Kinematics and Gravity Problem

1. Aug 28, 2011

i_m_mimi

1. The problem statement, all variables and given/known data
7. A fireman is standing on top of a building 20.0m high. He finds that if he holds the hose so that water issues from it horizontally at 12.0m/s, the water will hit a burning wall of an adjacent building, at a height of 15.0m above the ground. What is the horizontal distance from the fireman to the burning wall? (Already solved)

8. The fireman in Exercise 7 wants the water from the same hose to reach the burning wall at the same level above the ground as he is standing. At what angle must he aim the hose relative to the horizontal?

2. Relevant equations
vf =vo +2at
d=vot + 1/2at2
g =9.8m/s2

I already solved exercise 7 and I found the distance between the buildings is 12.1m.

The correct answer to exercise 8 is 27.7 degrees.

3. The attempt at a solution
First I tried solving exercise 8 as if the horizontal component of the velocity is 12.0, but that didn't work out.
Then I tried solving it with the angled velocity as 12.0m, then finding horizontal and vertical component velocities of that, but I'm having trouble at this point on how to do that. Then after I would use trig to find the angle.

v = d/t
vx = 12.1m/t
t = 12.1m /vx
vx squared + vy squared = 12.0m squared
d=vot + 1/2at2
I tried combining 2 equations but that the answer that I get doesn't work either.

:/

Thanks for any help.

2. Aug 28, 2011

cepheid

Staff Emeritus
You want to find the angle such that the parabolic path of the water goes up, stops and comes back down to the same level all within the span of the 12.1 m horizontal distance between the buildings. So here are the steps I would take to solve this problem:

1. Figure out the time needed to reach the max height (solve for it in terms of the other unknown variables). In other words, this is the time needed for the vertical velocity to reach zero (starting from its initial value).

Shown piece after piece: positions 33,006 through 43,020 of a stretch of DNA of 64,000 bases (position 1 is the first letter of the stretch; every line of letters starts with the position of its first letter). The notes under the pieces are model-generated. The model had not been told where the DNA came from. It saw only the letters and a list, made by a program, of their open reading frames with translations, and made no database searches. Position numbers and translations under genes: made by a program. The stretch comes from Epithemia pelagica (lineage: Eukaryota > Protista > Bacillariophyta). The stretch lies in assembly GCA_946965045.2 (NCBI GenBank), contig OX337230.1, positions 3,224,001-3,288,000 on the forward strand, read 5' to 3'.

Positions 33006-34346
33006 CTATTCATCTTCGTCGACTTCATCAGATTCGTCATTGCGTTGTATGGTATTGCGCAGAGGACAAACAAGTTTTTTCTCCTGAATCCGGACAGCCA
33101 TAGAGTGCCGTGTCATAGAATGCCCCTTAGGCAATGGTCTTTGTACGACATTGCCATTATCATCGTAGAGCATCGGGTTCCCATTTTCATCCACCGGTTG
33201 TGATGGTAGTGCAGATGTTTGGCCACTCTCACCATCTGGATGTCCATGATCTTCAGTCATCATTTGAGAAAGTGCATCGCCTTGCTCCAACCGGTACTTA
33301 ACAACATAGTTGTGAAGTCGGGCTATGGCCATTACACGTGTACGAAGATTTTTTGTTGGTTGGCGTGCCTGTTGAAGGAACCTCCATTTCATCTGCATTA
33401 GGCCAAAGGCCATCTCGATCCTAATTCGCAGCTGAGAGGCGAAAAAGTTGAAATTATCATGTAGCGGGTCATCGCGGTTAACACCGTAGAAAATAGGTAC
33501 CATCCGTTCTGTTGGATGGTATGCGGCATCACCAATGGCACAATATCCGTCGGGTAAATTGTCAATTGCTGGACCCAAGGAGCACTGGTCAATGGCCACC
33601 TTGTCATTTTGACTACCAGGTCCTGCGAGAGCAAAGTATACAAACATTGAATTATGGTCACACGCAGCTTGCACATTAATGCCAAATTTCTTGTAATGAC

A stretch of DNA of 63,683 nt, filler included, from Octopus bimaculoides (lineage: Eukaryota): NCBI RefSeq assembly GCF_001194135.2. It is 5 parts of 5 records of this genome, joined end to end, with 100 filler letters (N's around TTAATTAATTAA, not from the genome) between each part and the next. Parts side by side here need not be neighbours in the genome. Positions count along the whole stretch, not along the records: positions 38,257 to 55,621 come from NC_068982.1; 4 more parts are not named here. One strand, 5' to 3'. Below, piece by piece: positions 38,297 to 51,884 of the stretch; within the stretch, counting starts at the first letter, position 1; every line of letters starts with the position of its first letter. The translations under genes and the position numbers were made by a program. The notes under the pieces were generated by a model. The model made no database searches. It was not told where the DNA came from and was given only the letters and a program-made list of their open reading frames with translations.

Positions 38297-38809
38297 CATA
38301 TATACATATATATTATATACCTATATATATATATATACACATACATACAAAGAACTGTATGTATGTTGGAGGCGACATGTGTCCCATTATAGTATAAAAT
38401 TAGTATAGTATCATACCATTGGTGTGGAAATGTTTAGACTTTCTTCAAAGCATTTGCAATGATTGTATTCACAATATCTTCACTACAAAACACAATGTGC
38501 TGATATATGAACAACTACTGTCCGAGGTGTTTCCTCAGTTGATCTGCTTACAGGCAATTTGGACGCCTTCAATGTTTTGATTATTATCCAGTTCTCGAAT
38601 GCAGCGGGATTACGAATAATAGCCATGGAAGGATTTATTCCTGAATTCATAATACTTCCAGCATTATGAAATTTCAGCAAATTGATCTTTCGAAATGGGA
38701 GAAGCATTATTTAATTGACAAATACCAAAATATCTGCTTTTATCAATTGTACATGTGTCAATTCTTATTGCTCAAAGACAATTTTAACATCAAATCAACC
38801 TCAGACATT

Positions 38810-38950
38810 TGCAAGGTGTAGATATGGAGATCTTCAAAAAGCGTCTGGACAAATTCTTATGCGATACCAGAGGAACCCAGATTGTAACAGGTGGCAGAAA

2. By symmetry, the time needed to come back down to the same level from the max height is the same as the time needed to go up to it, so the total time is just twice the value you found in 1.

3. Figure out the horizontal component of the velocity based on the horizontal distance and the total travel time found in 2.

4. Now that you know the horizontal velocity (probably in terms of the vertical velocity), and you know the total velocity, you can find both components. From the two components, you can find the launch angle.

3. Aug 28, 2011

PeterO

If the water is to hit the building at the same height, the problem is the same as the standard "projectile on level ground" examples.
Analysis of vertical and horizontal velocity components lead to a simple range formula which depend only on initial velocity, gravity and the angle [se http://en.wikipedia.org/wiki/Range_of_a_projectile] [Broken]

That will give an answer pretty easily.

NOTE: any chance this problem was supposed to be solved using a g value of 10 m.s-2, as that would very quickly yield a building separation of 12m without any decimal arithmetic. We often use g=10 in introductory Physics so that messy arithmetic does not interfere with Physics understanding. [if only those early French scientists had made the metre a tiny bit shorter, g would have had a value of 10 !!!]

Last edited by a moderator: May 5, 2017